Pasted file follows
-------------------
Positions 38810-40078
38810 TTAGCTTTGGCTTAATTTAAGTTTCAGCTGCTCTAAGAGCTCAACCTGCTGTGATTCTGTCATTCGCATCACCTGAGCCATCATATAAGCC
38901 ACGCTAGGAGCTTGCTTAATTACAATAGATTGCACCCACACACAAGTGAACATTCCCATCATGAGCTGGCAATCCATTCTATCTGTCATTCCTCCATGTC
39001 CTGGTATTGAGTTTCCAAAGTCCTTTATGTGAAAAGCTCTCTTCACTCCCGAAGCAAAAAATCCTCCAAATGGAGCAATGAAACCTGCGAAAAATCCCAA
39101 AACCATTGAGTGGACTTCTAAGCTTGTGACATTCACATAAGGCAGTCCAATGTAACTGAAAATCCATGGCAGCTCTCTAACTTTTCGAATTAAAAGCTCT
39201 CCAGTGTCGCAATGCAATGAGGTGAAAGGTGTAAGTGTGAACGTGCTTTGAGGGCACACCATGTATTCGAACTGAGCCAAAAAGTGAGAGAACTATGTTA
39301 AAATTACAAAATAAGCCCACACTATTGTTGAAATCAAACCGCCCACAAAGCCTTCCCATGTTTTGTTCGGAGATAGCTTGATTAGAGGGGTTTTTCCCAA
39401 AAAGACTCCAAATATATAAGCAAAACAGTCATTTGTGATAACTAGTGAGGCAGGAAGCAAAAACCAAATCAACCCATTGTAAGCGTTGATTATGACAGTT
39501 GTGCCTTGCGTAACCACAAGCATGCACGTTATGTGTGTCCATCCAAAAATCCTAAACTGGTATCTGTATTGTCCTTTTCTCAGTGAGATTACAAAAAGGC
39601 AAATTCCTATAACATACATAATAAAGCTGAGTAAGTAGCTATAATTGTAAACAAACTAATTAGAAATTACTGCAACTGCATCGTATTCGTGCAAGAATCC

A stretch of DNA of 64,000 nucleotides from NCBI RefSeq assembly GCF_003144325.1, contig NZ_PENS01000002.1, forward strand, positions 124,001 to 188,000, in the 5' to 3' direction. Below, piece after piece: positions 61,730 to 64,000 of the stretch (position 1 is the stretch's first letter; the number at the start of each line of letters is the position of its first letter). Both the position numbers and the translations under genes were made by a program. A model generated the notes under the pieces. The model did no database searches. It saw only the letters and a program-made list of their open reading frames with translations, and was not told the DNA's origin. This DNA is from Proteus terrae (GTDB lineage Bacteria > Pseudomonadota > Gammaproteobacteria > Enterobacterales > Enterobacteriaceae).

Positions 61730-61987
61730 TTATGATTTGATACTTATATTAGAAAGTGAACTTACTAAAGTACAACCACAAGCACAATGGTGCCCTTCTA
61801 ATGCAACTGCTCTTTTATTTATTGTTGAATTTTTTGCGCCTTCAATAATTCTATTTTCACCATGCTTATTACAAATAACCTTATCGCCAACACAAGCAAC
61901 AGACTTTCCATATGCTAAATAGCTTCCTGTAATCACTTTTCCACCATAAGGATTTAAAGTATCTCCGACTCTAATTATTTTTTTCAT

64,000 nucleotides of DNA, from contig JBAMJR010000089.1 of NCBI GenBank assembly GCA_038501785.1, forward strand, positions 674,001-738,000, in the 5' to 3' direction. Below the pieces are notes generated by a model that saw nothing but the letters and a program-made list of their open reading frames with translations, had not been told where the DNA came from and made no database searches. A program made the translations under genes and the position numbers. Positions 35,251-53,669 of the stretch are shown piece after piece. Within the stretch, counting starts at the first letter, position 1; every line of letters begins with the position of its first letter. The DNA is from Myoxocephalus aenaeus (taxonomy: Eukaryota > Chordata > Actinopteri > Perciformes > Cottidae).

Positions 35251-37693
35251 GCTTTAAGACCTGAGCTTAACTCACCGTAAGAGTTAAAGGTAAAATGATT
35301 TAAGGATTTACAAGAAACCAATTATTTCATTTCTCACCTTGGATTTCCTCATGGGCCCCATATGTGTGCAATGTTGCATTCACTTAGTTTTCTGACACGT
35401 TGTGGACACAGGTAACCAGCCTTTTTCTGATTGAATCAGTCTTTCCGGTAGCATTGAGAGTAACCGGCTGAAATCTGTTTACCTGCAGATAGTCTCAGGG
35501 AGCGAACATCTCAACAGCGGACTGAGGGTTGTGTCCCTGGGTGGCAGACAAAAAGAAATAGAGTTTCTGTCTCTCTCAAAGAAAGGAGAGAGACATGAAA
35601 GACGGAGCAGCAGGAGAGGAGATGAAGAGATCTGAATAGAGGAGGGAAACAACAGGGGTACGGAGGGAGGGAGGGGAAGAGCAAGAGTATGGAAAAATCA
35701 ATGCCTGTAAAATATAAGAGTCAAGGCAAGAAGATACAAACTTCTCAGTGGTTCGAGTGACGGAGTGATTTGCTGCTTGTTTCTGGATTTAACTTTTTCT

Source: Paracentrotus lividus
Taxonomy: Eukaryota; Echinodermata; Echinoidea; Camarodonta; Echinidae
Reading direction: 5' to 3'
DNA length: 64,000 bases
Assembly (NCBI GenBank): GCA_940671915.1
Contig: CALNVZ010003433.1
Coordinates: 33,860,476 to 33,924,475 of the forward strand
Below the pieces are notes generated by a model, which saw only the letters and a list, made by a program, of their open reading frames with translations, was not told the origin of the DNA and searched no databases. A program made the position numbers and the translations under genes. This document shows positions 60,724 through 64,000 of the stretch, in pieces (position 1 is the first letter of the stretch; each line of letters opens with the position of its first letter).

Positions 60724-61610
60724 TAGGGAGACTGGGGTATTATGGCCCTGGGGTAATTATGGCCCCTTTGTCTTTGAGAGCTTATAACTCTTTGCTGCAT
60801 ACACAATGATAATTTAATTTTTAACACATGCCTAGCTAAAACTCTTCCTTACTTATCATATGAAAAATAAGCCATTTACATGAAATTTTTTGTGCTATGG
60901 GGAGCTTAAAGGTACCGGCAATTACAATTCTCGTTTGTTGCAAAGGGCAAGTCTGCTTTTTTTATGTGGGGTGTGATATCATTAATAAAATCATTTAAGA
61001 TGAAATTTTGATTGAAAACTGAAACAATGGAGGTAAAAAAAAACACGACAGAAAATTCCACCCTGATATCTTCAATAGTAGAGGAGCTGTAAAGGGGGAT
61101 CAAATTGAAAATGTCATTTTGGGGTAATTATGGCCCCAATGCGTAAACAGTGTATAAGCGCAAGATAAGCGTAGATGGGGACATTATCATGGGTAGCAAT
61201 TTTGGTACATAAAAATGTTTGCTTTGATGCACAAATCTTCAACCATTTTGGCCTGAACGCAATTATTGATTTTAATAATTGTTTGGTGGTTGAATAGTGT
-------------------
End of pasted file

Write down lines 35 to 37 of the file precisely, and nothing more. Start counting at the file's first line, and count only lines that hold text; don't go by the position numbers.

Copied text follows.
60901 GGAGCTTAAAGGTACCGGCAATTACAATTCTCGTTTGTTGCAAAGGGCAAGTCTGCTTTTTTTATGTGGGGTGTGATATCATTAATAAAATCATTTAAGA
61001 TGAAATTTTGATTGAAAACTGAAACAATGGAGGTAAAAAAAAACACGACAGAAAATTCCACCCTGATATCTTCAATAGTAGAGGAGCTGTAAAGGGGGAT
61101 CAAATTGAAAATGTCATTTTGGGGTAATTATGGCCCCAATGCGTAAACAGTGTATAAGCGCAAGATAAGCGTAGATGGGGACATTATCATGGGTAGCAAT